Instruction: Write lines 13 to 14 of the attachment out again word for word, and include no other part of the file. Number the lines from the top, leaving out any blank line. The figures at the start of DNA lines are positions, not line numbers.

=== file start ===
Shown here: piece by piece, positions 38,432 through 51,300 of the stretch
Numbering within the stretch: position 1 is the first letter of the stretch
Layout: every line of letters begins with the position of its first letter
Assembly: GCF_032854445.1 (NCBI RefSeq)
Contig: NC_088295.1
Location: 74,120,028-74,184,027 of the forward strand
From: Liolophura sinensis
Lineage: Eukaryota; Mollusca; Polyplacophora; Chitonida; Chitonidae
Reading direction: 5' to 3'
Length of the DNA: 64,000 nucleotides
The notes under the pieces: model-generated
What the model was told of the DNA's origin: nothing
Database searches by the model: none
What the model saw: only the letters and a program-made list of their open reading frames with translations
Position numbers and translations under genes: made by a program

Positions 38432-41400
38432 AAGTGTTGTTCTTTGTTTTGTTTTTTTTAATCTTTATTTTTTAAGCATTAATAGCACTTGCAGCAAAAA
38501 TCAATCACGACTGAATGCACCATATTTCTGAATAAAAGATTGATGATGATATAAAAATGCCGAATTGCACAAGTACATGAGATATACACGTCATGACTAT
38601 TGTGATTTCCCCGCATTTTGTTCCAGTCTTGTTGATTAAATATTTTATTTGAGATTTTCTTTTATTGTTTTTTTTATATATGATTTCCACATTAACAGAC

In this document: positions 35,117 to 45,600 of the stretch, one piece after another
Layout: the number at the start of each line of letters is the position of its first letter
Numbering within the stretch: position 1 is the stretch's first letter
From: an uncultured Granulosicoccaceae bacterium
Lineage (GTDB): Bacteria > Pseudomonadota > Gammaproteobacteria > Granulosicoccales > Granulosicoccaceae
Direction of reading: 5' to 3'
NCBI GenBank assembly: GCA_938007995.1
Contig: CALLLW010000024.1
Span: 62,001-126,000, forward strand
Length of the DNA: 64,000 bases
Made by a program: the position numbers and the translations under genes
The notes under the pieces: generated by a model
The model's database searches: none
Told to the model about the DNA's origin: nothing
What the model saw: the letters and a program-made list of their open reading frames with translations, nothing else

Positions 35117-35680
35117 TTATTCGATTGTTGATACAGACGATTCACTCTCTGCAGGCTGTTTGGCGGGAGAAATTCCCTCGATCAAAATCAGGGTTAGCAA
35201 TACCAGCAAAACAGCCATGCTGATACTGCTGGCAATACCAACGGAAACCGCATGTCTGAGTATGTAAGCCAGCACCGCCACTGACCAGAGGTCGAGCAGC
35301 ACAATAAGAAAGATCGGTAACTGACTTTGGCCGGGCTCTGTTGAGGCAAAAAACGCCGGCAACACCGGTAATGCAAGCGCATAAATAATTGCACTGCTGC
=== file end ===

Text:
Database searches by the model: none
What the model saw: only the letters and a program-made list of their open reading frames with translations